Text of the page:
The Dow struggled almost immediately after the 75-point opening spike. The prior winners were losers and losers were winners but not in big numbers. Apple rebounded with a nice gain to keep the index from closing significantly lower. McDonalds and the entire restaurant sector declined after the Darden earnings and weak guidance. The hurricanes in Texas, Florida and Puerto Rico are expected to depress restaurant sales for Q3 and investors are fleeing before the earnings.
Oil was flat for the day and energy stocks gave back some of their prior gains. I have to point out that only two Dow stocks gained or lost more than $1. There was no heavy selling and there were buyers nibbling on the dips but no volume on either side.
The Dow is slowly building new resistance at 22,350 after three days of testing that level and closing lower. Above that will be the round number resistance at 22,500.
The big cap techs were mostly positive but only slightly. There were no major gains or major losses. Everything was just trading in place while we wait for September to end. After the major drops on Monday, tech traders were probably still in shock.
The index traded down to 6,350 on Monday and rebounded. That rebound continued this morning but the index could not punch back through resistance at 6,400 and closed 25 points below its intraday highs.
The most bullish event for the day was the spike on the Russell 2000 to nearly 1,461 when prior resistance was 1,452. That was a major push after five weeks of decent gains. The Russell has outperformed the big cap indexes and is now at a breakout high. I have a hard time thinking this will continue without a pause because of the strength and duration of the recent rally. However, I am sure the shorts are being squeezed and there is no telling where it will stop. This is bullish for the market because it means portfolio managers are not scared of any future decline. I am sure there is some rotation in progress from the big caps with massive profits into small caps for the Q4 rally.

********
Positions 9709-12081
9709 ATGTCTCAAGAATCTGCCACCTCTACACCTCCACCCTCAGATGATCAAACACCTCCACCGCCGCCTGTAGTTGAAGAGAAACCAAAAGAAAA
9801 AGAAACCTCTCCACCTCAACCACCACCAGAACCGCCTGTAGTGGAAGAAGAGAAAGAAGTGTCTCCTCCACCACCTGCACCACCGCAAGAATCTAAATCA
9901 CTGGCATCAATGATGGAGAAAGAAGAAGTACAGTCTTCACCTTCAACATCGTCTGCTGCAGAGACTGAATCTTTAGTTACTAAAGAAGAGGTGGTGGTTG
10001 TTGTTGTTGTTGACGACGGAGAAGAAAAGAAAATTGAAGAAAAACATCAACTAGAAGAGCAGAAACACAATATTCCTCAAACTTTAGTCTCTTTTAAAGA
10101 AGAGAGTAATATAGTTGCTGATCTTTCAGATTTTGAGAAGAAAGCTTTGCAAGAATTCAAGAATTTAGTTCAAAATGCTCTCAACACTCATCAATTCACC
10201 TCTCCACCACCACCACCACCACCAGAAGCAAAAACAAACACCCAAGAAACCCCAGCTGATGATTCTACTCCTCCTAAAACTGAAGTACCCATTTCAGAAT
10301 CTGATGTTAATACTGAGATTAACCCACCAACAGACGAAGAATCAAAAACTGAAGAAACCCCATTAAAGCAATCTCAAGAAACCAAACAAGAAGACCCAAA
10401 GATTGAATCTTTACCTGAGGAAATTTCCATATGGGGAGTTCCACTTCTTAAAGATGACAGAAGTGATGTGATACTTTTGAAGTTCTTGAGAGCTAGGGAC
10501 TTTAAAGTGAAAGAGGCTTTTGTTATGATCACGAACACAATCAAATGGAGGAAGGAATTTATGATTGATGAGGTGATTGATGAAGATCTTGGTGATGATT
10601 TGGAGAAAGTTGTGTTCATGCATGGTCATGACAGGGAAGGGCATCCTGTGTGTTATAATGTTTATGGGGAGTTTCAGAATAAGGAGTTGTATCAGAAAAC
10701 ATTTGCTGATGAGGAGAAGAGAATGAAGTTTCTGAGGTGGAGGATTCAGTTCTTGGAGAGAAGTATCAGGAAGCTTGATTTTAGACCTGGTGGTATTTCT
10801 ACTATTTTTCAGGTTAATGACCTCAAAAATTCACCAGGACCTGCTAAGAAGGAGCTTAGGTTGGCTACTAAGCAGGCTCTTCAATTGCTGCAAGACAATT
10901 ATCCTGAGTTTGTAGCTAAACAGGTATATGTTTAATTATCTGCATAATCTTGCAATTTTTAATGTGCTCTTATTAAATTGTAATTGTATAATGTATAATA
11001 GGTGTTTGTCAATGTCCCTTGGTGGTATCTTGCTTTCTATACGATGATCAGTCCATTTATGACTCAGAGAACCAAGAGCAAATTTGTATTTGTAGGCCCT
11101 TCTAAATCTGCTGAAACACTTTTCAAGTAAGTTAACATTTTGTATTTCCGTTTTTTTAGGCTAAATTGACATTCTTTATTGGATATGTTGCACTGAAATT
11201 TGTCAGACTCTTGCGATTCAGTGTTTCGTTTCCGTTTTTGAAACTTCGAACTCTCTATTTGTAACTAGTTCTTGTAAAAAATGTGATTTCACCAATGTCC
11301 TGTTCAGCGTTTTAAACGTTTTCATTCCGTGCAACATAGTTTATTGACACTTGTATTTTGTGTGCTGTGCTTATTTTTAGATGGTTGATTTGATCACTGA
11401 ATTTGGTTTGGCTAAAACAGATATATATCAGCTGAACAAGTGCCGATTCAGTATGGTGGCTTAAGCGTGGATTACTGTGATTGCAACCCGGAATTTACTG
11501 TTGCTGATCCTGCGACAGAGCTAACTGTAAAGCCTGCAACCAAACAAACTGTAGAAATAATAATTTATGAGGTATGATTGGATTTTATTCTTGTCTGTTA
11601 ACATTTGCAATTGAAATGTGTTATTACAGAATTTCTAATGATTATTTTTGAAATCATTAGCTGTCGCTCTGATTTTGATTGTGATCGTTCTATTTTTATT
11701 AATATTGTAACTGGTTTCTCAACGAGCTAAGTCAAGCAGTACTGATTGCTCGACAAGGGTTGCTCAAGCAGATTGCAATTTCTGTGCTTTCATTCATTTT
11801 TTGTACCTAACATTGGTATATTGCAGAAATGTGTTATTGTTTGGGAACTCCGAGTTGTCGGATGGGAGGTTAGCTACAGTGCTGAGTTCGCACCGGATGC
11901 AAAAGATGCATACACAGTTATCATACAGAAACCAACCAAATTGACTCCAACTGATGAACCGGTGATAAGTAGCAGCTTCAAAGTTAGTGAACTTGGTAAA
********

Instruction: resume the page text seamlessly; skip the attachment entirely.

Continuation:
Despite the minor declines from day to day in the various indexes, the market appears to be bulletproof. There have been numerous things that could have caused a significant decline and the market keeps shaking them off and crawling slowly higher. The Dow's 9-day rally has been followed by a 4-day decline. That is not a big deal in my book. I would take that 650-point gain for a 128-point decline over 4 days every time.
I would continue to keep some cash in reserve just in case a buying opportunity does appear. The next 13 days are typically the most volatile of the year.
Enter passively, exit aggressively!